I'm a Black lesbian with a Harvard law degree. Even I got censored by Big Tech

I've never been accused of advocating for a hateful position. What happened to me was shocking and ironic

Editor's note: This column first appeared on the blog Reality's Last Stand

Recently, I was reminded of just how easy it is to be silenced in America now.

I published an article on Medium about the impact of transgender inclusion on the rights of women and lesbians. I felt it was a timely subject, and as a gay woman of color I have a vested interest in this issue. So, you can imagine my shock when, less than 24 hours after the article appeared, Medium’s Trust & Safety team removed it for violating community rules. I was further warned that repeated violations would lead to possible suspension of my account.

My crime? Posting "hateful content." 

For perspective, I have more than 1,000 followers and nearly 70 published articles on Medium. I’m a graduate of Harvard Law School and am on the Board of Advisors of the Foundation Against Intolerance and Racism. I’m a published author and a TEDx speaker. Much of my writing focuses on bringing people together around our shared values and interests. I’ve never been accused of advocating hateful positions.


This incident is laced with many ironies, not the least of which is that I’ve spent much of my life feeling invisible and not having a voice. 

Protecting our sacred right to free speech isn’t easy or painless; it demands our constant vigilance and selflessness. What we safeguard for ourselves we must also be willing to safeguard for others, even those with whom we vehemently disagree.

Growing up Black and gay in the 70s and 80s was an alienating and often heartbreaking experience. Thankfully, as America has begun to reckon with its insidious legacy of racism, sexism, and homophobia, the landscape has changed. Barriers have crumbled. Hearts and minds have opened. 

I enjoy a thriving legal career in entertainment and have a white partner and a biracial son. We happily live our alternative lifestyle in a state that is overwhelmingly white and Christian. The past two decades have empowered me and given me a voice.

Yet now I fear I’m in danger of losing my voice. I worry that I, and millions of other women, are becoming invisible — not at the hands of right-wing extremists, but by those who promote tolerance and inclusion.


Medium’s content curators removed my article because it "disempower[ed]" and excluded others based on "protected characteristics," i.e. biological men who identify as women. Yet they had no qualms about disempowering and excluding me — a member of not one, but three "protected" groups — from their community. 

Further, I was silenced for expressing my belief that inclusion of biological men in women’s sports, prisons and other historically protected spaces potentially undermines the rights and safety of biological women and lesbians. Yet the act of deplatforming my article was, itself, proof of the marginalization I lamented in my article.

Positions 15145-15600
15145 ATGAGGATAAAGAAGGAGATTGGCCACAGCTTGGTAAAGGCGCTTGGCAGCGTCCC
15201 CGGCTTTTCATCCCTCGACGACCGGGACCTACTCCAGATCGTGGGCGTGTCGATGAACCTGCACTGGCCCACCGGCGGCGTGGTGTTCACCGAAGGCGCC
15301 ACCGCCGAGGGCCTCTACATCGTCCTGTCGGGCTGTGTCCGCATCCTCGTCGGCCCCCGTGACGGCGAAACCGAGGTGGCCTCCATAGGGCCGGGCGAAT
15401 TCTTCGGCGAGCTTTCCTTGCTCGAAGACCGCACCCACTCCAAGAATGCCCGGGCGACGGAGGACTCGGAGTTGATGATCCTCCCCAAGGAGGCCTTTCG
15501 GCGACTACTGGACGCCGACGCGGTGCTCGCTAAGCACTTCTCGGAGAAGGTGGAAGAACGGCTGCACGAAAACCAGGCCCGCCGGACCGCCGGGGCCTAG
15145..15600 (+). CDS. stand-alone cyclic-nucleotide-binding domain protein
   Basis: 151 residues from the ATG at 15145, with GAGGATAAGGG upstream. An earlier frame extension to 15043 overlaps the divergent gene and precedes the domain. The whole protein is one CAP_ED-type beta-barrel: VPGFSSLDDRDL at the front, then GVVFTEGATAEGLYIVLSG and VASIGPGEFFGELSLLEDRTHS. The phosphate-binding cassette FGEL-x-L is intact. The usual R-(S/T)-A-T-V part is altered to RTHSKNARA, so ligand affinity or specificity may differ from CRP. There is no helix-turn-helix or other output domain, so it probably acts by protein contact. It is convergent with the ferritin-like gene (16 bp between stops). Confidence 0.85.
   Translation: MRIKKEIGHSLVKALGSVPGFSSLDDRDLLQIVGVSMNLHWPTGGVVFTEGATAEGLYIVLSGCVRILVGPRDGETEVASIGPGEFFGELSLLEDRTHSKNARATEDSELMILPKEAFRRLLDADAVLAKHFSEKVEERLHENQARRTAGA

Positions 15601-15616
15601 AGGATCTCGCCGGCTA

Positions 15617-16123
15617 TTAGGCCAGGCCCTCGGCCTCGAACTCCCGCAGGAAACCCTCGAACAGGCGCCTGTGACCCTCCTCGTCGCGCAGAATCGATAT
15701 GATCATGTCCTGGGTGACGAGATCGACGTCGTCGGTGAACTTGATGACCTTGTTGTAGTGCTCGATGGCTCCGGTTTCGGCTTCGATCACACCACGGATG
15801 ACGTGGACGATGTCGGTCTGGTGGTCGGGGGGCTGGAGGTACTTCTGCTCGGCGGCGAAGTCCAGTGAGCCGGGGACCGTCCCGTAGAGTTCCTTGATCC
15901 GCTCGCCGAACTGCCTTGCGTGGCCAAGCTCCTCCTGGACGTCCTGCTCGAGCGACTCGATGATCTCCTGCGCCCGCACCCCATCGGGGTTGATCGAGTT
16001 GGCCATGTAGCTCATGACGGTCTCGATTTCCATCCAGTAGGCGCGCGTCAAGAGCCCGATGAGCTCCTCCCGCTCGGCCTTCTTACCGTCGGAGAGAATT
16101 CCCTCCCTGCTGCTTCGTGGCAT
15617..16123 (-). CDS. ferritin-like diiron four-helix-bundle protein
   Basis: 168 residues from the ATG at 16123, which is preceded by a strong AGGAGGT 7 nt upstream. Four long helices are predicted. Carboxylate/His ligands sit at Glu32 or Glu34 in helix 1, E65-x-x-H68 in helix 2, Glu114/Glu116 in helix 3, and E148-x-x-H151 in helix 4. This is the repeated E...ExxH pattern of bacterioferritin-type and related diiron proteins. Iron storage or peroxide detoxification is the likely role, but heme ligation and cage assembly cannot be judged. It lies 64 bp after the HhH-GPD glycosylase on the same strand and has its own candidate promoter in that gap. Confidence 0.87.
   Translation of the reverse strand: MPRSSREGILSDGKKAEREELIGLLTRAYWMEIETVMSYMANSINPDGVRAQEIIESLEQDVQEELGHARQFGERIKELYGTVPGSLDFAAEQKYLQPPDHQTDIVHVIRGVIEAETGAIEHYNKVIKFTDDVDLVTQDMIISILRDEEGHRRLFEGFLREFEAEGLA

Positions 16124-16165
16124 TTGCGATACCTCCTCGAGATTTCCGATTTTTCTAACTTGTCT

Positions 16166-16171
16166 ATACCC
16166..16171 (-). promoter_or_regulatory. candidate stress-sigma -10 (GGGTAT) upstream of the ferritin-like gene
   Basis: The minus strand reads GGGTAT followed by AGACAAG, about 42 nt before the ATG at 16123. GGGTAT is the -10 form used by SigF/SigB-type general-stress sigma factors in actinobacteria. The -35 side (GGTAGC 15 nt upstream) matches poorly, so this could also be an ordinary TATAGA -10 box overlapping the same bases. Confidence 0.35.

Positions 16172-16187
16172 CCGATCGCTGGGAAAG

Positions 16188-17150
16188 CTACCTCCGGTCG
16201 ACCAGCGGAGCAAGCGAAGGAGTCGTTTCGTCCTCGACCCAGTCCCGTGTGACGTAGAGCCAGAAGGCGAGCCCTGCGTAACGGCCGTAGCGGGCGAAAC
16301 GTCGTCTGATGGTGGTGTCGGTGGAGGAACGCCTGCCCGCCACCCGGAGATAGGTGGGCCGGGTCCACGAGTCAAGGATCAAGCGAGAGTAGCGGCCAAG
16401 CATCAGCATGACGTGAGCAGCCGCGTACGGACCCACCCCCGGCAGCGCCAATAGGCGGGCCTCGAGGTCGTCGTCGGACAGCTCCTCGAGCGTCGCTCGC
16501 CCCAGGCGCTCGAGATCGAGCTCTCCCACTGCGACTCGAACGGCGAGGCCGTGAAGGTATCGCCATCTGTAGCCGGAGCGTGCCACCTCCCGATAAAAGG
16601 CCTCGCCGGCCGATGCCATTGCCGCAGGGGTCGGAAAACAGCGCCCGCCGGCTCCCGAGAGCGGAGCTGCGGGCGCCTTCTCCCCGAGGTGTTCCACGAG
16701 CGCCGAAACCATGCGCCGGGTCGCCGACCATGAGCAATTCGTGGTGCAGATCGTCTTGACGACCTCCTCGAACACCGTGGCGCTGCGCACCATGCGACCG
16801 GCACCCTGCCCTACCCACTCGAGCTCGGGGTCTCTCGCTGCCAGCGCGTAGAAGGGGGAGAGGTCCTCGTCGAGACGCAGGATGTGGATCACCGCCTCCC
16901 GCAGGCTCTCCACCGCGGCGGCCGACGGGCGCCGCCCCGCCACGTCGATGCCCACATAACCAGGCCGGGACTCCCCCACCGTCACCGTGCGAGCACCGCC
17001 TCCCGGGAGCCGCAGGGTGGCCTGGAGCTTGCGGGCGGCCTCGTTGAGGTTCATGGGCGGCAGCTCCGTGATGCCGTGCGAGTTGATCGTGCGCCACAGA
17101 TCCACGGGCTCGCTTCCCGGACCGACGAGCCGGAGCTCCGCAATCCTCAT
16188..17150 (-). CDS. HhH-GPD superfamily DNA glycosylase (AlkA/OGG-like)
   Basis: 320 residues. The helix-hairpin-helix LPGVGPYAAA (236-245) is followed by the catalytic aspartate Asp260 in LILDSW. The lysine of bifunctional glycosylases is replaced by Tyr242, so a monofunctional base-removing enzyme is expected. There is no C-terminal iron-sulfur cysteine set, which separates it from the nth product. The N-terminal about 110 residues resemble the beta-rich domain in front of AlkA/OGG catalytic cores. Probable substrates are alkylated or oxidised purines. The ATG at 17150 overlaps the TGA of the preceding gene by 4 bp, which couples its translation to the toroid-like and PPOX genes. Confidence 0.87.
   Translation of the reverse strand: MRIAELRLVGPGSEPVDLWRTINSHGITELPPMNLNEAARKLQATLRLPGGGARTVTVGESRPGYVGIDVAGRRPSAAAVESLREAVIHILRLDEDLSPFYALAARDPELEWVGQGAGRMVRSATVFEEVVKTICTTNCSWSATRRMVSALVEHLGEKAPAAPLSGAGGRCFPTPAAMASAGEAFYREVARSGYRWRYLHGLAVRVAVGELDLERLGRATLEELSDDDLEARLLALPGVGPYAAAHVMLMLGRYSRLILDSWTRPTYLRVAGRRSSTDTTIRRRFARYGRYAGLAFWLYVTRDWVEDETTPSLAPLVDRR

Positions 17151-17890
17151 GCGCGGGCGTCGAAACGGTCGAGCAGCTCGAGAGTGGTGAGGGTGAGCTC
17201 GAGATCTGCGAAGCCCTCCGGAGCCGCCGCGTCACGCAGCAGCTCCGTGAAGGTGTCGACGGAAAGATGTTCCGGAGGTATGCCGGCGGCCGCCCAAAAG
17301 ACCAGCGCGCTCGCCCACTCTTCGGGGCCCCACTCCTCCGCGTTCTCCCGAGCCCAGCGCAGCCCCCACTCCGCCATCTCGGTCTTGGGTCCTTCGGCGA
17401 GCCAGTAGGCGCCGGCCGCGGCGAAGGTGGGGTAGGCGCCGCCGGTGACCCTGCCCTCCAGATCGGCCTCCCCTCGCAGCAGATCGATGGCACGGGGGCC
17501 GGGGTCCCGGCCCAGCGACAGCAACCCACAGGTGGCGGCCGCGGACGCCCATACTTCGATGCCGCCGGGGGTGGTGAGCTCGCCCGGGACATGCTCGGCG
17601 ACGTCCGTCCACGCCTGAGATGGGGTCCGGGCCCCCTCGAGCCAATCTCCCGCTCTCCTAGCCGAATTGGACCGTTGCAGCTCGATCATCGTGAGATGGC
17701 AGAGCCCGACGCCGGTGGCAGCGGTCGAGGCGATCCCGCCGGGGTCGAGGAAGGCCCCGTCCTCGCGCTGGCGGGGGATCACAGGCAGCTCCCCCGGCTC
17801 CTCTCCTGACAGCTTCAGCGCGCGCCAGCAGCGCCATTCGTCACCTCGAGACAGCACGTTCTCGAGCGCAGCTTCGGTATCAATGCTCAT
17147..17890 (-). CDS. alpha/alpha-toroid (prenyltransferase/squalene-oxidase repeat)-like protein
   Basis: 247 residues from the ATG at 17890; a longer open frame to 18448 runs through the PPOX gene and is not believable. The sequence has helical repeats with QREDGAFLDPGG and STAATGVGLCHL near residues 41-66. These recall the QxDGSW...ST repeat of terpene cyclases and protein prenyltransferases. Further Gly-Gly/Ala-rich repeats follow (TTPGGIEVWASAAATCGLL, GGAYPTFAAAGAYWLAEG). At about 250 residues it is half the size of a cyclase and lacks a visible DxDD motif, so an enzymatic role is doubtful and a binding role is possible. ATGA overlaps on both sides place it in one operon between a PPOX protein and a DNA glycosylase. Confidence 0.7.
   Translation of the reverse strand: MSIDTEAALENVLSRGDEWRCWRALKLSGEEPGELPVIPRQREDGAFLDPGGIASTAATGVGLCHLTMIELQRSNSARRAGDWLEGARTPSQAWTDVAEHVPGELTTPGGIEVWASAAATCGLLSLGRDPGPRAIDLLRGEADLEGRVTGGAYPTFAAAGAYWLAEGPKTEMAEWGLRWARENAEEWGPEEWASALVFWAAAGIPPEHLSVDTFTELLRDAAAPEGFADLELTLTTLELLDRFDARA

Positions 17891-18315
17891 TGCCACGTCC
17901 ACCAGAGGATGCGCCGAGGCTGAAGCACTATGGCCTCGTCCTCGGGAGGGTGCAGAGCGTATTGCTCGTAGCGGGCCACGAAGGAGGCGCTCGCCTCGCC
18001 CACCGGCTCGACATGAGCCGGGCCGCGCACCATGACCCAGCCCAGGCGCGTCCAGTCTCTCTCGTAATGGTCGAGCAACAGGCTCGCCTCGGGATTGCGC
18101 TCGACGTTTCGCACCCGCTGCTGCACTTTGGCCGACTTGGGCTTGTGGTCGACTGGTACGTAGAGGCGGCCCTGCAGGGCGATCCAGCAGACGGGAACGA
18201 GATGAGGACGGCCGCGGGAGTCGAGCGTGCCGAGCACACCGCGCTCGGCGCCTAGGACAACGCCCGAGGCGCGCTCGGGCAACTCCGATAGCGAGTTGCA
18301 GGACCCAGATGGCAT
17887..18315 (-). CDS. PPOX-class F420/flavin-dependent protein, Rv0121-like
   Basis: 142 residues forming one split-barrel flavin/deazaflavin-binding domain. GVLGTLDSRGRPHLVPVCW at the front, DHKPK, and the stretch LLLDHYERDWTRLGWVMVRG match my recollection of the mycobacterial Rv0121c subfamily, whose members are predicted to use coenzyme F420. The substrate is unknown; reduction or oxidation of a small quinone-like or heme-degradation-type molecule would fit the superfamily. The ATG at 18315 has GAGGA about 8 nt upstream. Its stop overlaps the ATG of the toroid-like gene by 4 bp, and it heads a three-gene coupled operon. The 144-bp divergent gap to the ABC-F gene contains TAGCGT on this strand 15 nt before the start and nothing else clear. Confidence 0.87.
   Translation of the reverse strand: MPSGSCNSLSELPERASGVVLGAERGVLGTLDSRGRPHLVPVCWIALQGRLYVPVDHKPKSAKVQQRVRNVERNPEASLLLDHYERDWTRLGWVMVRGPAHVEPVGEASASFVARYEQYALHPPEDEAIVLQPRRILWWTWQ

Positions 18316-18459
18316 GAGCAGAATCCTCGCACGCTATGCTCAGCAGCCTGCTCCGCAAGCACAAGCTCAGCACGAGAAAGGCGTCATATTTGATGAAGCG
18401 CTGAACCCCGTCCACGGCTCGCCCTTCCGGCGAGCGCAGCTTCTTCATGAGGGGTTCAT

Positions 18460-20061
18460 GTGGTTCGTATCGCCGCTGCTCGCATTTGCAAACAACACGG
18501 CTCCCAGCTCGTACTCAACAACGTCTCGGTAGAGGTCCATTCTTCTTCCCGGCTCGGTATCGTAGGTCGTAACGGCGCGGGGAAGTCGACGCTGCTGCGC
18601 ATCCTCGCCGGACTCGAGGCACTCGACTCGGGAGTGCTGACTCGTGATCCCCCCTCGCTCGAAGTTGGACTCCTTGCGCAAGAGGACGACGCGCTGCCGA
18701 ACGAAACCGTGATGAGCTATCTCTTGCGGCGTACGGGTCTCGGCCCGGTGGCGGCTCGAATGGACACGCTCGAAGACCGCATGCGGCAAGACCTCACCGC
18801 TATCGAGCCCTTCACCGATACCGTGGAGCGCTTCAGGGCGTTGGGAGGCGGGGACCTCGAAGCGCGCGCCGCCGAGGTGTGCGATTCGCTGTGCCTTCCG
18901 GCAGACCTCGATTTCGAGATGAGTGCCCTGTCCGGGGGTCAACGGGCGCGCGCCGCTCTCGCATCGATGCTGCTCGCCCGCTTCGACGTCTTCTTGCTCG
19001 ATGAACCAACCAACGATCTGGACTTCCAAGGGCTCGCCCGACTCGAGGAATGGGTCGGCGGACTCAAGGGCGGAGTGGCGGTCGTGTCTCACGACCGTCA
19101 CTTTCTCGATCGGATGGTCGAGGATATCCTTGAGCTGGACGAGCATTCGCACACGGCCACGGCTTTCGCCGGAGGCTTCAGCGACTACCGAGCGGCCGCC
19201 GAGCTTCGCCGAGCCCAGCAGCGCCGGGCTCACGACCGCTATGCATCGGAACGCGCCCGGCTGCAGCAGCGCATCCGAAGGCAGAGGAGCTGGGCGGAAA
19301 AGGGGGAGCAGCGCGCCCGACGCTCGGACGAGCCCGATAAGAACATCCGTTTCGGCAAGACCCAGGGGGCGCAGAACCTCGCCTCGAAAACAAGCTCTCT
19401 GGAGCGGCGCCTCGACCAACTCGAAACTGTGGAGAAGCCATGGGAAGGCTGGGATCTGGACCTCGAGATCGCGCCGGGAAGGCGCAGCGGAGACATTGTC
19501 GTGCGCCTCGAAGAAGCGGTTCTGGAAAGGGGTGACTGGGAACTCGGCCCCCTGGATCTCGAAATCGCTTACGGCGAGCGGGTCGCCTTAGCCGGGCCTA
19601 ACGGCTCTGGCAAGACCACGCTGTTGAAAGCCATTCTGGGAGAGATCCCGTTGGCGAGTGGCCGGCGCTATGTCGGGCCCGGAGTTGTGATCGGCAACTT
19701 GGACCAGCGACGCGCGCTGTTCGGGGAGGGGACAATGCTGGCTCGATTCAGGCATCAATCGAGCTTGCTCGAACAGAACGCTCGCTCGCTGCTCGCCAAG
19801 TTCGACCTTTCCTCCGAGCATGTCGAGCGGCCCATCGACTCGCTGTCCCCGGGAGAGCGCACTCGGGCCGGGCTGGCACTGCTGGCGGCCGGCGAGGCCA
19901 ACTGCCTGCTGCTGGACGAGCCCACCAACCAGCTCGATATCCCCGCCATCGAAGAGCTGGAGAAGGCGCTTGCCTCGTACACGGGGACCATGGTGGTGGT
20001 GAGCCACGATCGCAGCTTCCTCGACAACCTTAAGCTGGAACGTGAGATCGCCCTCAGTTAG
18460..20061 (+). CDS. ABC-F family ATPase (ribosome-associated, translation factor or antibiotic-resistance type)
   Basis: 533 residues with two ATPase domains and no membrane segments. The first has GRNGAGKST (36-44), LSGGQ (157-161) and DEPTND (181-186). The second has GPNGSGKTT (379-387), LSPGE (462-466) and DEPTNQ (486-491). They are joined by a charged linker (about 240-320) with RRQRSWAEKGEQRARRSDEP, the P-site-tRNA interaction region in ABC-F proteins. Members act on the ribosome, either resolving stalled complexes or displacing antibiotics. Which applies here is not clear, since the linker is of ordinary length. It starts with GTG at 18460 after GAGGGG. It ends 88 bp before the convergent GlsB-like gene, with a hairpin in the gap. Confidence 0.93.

When I shared the incident with a left-leaning friend, she cautioned that right-wing extremists have created a dangerous environment for transgender Americans. While this is undoubtedly true, I’m not a right-wing extremist. Why should my concerns be conflated with fringe elements with whom I have nothing in common? If an article that raises thoughtful concerns on behalf of protected groups can be characterized as "hateful content," then what is the threshold for hate?

You don’t have to be gay, female, or a person of color to appreciate the danger this poses to all Americans. If the boundaries of prohibited speech keep growing, then we can be silenced by anyone who disagrees with us. All they have to do is call us "hateful." Yet if we live in constant fear of offending others, then how long will it be before we’re too afraid to say anything?

Freedom of speech is one of our most cherished rights. The free and open marketplace of ideas is what makes our country unique. It’s enabled groundbreaking innovation and thought and has empowered historically disenfranchised groups. Given my unique background and experience, freedom of speech holds a special place in my heart. Where would I be today if voices that made others uncomfortable had been muffled? 

But protecting this sacred right isn’t easy or painless; it demands our constant vigilance and selflessness. What we safeguard for ourselves we must also be willing to safeguard for others, even those with whom we vehemently disagree.

Unfortunately, a growing number of social media platforms aren’t committed to doing the hard work. They’re apparently willing to sacrifice freedom of speech when it makes others uncomfortable, even if the people expressing themselves have lived in discomfort most of their lives (and in many cases still do). They fail to see that the noble goals of tolerance and inclusion become performative when they’re restricted to those with preferred agendas. Selective tolerance and inclusion aren’t progressive; they’re regressive

For now, I write with a question mark over my head. Will I be branded a TERF if I continue to advocate for the rights of women and lesbians? Will my next article offend others and be "the one" that terminates my account? 

All I know for certain is that this is no way for people to live in a free society. If we can spend billions of dollars to fight for the freedom of people in another country, then surely we can find the courage to defend this precious right at home. 

Let’s spend less time talking about tolerance and inclusion and more time practicing it.

Monica Harris is a lawyer and a member of the Board of Advisors of the Foundation Against Intolerance & Racism (FAIR). Her new book is "The Illusion of Division."

Authored by Monica Harris via FoxNews July 21st 2023